By Neil Schulman
Long Branch — Zoya Kachadurian got her start in the world of theater in school at Newark. Now she’s back in the state, directing New Jersey Repertory’s latest production, “Apple Season,” which premiered last week.
The Link spoke with her recently about her career, and what it’s been like working on this new play, a story of family secrets coming to light.
Following her interest in high school in Newark, she went to Syracuse University, majoring in Directing. But she didn’t actually become a director for quite a while.
“Most of the places wanted directors of new works,” she said, which was something she didn’t feel quite ready for. Instead, she worked on many productions as a stage manager, which is in many ways like being a director — maintaining the shows artistic vision, and sometimes even casting.
“The craft of directing was being exercised, but not my own vision,” she said.
But working at Playwrights Horizon, the Off-Broadway Theater which is dedicated to bringing new works to the stage, was like a “masters class,” Kachadurian said.
“I decided to recommit, really start directing,” she said.
Since then, she’s directed and been involved in many activities, including a healing event in Connecticut weeks after the shooting at Sandy Hook Elementary School. One little girl in the event had to leave each afternoon for therapy, still traumatized by what had happened in the school.
The reason that she first got involved with NJ Rep actually goes back before the theater was formed. She’d been working on a Broadway play which had not done well. A child actor associated with the show had an offer to work in Florida, but his mother couldn’t come with him immediately. Instead, Kachadurian went down to supervise the child until the mother could arrive. (That actor, by the way, was Anthony Rapp, now in Star Trek Discovery.)
While there, she ran into SuzAnne Barabas, whose son was also in the performance. They spent a week together.
Decades later, after Barabas had helped found NJ Rep and become the Artistic Director, they reconnected. Kachadurian came to the theater, and directed several readings, including “We Will Not Be Silenced” by David Meyers, the story of Sophie Scholl, a German student who lead a non-violent movement to overthrow Hitler.
She was also asked to direct a comedy – which she appreciated since it’s easy to typecast a director as only good in one genre. She was also involved in several short plays in Theater Brut here.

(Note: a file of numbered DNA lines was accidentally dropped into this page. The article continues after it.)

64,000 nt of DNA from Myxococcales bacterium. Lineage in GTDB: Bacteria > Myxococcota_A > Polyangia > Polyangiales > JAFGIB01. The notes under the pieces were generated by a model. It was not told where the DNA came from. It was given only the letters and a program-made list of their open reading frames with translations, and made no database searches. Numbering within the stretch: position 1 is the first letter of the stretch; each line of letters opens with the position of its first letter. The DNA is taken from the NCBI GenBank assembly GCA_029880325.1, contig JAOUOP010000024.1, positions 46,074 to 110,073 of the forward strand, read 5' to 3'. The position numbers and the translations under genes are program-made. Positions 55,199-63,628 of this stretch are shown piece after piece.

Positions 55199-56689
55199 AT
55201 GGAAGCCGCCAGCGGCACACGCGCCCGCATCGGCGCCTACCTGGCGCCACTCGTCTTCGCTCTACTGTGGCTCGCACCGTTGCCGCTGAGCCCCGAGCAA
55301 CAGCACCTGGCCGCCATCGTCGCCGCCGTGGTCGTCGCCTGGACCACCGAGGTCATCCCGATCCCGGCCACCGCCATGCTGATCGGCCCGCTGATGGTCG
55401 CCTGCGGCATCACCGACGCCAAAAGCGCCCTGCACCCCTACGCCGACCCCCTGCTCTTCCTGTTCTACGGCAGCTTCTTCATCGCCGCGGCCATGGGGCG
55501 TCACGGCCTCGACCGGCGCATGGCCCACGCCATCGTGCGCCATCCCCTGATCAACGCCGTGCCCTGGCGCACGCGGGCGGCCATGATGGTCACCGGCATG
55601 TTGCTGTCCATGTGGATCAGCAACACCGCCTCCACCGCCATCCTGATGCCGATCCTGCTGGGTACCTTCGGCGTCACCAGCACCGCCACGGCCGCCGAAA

She was then asked if she’d like to direct Apple Season.
In the play, by Ellen M. Louis, 20 years ago, Lissie and Roger fled from their family farm and made themselves disappear. But the family secrets haunt them still. A funeral and a question from an old friend send the two siblings tumbling down a rabbit hole of memory and grief, as they try to let go of a tangled past that refuses to release them.
The themes of the play resonate with her, she said.
“Traumatic events, secrets that are hidden in our youth, really color our lives.”
“Children, we think they get over it; they’re be fine.” It’s often not the case.
With a new play like this, the script the actors start with often needs tweaking.
“Ellen was with us for the first week,” she said. The actors –Kersti Bryan, Richard Kent Green and Christopher M. Smith, mostly did tablework then.
“It’s a deep story. There’s so much that needs to be discussed,” she said. Based on what they discovered, Lewis did some rewriting.
Kachadurian said that putting on a play is a very different experience than most other works of art. When an author writes a book, the reader experiences the words directly. But a playwright’s words are interpreted by an actor, under the guidance of a director, to an audience.
And some things that seem good on paper won’t work in live theater. If the audience is pondering a line an actor said, they aren’t going to be able to pay full attention to the next.
“It’s not like hitting pause on a DVD,” she said.
She sees one of her roles as making sure the audience will understand the intent of actors and the script.
And she has a good cast to work with.
“These three actors are so smart, so intuitive,” she said. “I think it takes a special actor to do a new play and think in this atmosphere,” she said.
Apple Season runs January 10 – February 10. Previews are Jan. 10 and 11. Opening night is Jan. 12. Regular performances are Thursdays and Fridays at 8 p.m.; Saturdays at 3 and 8 p.m.; and Sundays at 2 p.m.
NJ Rep is located at 179 Broadway, Long Branch.
For tickets and more information, visit www.njrep.org or call 732-229-3166